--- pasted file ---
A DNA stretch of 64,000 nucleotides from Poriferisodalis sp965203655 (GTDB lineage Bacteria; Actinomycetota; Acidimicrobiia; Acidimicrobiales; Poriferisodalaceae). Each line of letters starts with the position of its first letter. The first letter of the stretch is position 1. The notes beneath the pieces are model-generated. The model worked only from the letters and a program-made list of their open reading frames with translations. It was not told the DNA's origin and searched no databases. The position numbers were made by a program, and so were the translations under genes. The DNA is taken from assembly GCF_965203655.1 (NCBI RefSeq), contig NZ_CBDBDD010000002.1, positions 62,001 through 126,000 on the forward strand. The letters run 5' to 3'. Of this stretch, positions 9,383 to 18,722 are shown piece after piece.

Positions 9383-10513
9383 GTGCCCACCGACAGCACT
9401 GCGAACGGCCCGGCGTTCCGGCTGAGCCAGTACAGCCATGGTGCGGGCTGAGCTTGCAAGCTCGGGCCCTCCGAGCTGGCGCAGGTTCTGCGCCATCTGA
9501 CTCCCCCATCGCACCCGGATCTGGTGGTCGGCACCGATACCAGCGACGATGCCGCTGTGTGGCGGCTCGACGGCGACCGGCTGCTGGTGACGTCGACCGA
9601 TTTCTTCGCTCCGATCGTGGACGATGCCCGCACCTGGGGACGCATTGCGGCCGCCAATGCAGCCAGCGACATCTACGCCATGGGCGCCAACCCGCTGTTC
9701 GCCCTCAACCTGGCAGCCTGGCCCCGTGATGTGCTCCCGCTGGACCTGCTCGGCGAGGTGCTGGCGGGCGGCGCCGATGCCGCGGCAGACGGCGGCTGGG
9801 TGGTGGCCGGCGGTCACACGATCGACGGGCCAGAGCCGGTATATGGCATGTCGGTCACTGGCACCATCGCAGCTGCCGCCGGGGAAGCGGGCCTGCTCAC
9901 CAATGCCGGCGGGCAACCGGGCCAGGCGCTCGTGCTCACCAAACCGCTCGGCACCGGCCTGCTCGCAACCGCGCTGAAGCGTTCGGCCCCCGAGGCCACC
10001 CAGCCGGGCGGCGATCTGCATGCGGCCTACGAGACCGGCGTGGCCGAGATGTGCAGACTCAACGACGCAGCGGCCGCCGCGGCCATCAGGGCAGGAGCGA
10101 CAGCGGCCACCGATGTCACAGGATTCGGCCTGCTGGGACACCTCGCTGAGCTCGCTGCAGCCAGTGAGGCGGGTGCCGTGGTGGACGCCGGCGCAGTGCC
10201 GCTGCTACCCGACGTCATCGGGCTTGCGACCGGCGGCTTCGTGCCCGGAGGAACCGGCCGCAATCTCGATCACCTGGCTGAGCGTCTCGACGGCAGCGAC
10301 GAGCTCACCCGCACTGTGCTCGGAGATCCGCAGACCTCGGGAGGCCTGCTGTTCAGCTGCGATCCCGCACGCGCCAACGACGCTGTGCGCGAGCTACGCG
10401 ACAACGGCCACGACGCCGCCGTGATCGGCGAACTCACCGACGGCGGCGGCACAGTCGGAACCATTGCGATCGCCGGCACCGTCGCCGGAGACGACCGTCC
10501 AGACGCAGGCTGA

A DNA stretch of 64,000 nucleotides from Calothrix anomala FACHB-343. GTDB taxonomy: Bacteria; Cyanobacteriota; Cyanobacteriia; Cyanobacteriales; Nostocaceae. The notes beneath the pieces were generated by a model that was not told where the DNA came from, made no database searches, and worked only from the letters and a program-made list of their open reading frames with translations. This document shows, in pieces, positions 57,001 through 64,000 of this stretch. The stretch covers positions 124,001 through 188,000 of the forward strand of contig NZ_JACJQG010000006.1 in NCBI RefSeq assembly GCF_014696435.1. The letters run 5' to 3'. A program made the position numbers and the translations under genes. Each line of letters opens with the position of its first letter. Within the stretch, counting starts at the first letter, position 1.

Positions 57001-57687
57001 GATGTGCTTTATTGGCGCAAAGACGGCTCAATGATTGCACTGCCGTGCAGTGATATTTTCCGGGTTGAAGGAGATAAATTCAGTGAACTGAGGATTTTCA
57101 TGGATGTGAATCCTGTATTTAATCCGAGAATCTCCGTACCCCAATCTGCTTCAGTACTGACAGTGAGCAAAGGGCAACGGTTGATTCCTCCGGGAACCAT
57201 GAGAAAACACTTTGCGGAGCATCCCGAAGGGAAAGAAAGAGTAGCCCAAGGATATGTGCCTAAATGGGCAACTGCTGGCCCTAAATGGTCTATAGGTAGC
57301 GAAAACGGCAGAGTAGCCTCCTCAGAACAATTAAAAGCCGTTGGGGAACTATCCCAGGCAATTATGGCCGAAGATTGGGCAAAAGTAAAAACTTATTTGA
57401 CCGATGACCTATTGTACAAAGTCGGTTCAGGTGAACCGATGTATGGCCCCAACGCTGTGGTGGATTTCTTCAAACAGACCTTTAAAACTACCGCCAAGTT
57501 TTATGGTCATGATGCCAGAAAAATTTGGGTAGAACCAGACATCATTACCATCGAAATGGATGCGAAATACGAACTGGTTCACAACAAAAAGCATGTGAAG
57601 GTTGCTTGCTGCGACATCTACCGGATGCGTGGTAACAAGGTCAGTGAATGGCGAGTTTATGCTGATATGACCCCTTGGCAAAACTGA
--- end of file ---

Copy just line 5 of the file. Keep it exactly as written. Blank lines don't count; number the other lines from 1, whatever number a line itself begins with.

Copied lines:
9501 CTCCCCCATCGCACCCGGATCTGGTGGTCGGCACCGATACCAGCGACGATGCCGCTGTGTGGCGGCTCGACGGCGACCGGCTGCTGGTGACGTCGACCGA